In 2001 the Texas Legislature passed the Texas Economic Development Act which included Chapter 313 of the Texas Tax Code.
According to the Texas Comptroller’s Office, the law is an appraised value limitation. “An appraised value limitation is an agreement in which a taxpayer agrees to build or install property and create jobs in exchange for a 10-year limitation on the taxable property value for school district maintenance and operations tax (M&O) purposes.”
Initially set to expire in 2007, the law has been reauthorized several times by the legislature until they finally set an expiration date for December 31, 2022. Efforts to reauthorize the bill occurred in both the 2019 and 2021 legislative sessions but lawmakers failed to renew the bill.
Concerns over the law – often referred to as simply “Chapter 313” – have been expressed by both opponents and supporters alike.
Opponents of the bill often decry the loss of tax dollars due to the value limitation and claim that more pressure is put on the state to make up for foregone revenue. According to an article in the Texas Tribune, “That shift of state dollars, critics say, leaves less money on the table for other state services, such as health care or public safety.”
Supporters of the bill argue that Chapter 313 agreements have brought in billions of dollars in economic development over the past 20 years as well as millions of dollars in debt service payments, maintenance and operations taxes, and supplemental payments to Texas school districts.
Nevertheless, some supporters believe that Chapter 313 agreements have become unwieldy in favor of the school districts. During the 2021 legislative session, concerned business organizations sought to change the law to reflect concerns that components of the agreements were not as favorable to business organizations as other similar laws in other states. These efforts led to a pitched battle between many school districts, their consultants, and the business organizations involved. The result was that Chapter 313 failed to be reauthorized in the legislative session.
There is little likelihood of a special legislative session to address Chapter 313, so some business groups are using the opportunity to create a new economic development incentive related to public school taxes. These efforts express the sentiment held by business organizations in the last session.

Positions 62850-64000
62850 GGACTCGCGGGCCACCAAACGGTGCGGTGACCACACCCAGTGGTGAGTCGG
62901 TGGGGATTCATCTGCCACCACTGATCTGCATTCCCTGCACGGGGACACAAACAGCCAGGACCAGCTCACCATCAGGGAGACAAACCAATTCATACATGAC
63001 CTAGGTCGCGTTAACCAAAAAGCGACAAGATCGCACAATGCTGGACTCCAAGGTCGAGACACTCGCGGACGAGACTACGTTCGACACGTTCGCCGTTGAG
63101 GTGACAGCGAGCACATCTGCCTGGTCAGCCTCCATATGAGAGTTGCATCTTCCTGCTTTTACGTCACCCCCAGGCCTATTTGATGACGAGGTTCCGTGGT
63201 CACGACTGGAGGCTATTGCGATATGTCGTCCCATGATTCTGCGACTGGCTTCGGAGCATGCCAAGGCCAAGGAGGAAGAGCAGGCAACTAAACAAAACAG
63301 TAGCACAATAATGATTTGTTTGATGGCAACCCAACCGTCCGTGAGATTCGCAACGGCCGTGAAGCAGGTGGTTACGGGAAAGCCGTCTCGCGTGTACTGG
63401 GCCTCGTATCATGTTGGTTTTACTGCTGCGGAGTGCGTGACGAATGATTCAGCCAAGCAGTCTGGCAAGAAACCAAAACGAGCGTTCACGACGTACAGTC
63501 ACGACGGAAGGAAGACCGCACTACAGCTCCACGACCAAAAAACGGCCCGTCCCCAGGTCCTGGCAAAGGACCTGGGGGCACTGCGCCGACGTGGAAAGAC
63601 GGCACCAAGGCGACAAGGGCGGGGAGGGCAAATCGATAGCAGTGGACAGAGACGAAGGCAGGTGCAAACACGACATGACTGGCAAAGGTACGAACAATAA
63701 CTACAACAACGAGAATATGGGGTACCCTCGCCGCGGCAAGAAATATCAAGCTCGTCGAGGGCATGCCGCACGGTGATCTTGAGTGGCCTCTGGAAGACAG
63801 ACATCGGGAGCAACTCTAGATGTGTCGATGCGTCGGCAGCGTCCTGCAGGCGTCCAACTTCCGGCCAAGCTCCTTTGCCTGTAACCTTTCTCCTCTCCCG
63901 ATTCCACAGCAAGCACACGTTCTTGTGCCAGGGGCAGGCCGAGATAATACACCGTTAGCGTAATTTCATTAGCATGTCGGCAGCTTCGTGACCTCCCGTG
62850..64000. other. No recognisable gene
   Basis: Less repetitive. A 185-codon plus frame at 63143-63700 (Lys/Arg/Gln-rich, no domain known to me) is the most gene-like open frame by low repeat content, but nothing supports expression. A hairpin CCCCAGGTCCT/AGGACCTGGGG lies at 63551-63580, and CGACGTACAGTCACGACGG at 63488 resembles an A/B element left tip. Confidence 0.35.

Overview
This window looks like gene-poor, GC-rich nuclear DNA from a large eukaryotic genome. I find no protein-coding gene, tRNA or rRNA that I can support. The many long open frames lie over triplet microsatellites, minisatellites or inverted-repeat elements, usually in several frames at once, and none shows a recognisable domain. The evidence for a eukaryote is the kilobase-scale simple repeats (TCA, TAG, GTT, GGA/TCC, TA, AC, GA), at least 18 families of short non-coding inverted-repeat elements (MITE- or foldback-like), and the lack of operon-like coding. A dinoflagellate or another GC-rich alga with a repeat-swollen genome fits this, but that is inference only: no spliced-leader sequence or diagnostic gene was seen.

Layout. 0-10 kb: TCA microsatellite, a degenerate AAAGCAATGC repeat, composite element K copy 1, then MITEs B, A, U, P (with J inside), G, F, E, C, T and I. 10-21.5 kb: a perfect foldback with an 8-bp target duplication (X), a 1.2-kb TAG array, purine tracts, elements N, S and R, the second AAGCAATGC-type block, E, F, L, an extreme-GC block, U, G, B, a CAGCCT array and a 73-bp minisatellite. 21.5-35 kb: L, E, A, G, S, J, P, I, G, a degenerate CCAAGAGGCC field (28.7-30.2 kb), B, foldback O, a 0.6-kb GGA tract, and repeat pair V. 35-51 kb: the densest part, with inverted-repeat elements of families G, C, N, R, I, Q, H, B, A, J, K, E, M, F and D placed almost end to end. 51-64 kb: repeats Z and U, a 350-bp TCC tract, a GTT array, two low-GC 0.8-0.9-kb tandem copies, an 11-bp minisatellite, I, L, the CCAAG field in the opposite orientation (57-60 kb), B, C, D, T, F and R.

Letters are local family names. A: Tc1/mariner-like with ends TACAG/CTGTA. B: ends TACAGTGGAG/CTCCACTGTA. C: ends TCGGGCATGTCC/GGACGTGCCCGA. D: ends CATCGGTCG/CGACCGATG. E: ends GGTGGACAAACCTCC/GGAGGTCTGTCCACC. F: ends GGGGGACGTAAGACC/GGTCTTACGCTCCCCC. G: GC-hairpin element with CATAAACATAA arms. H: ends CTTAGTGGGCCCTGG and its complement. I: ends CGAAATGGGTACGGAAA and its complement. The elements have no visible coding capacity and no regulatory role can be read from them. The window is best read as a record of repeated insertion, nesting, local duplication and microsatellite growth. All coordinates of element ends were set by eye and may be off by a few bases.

“I think that most of the legislators that know economic development now realize that 313 has too much baggage,” said Tony Bennett, the president of the Texas Association of Manufacturers. “Let’s put a sheet over it, bury it and start over. And we’re willing to do that. We want a program that’s competitive and without all of the onerous, exhausting characteristics that are in the current 313 program that do nothing but make us less competitive.”
Also, it’s worth noting that once it was announced that Chapter 313 was going to be canceled, companies rushed to apply. In April alone the comptroller’s office received 66 Chapter 313 applications – about two-thirds of the number it fielded in all of 2020, according to the Houston Chronicle.
One reputed component of a new plan would be to use some of the proceeds from an economic incentive program for career and technology education (CATE); science, technology, engineering, and mathematics (STEM); and workforce development for applicant schools across the state, whether they are in a Chapter 313 agreement or not. Another suggested component would be to simplify the agreements to the point where consultants are not needed by public school districts.
Reportedly, some business leaders may turn to former Speaker of the House Dennis Bonnen to help with the development and passage of a new incentive plan in 2023. According to a Quorum Report article in April of this year, “They argue, rightly, that global competition for corporate investment isn’t going away and the state is about to go dark on its biggest proven incentive program attracting projects like the $17 billion Samsung plant coming soon to Central Texas.”
Whether or not public school districts will favor suggested changes to any new economic development plan remains to be seen. In the last legislative session, they argued that a variety of components of Chapter 313 agreements were necessary to make them worthwhile.
It is doubtful that any legislative efforts will be undertaken in 2022 and Chapter 313 will likely expire at the end of this year. Opponents of the program will still be there during the 2023 legislative session. It is likely to be another battle between supporters and detractors.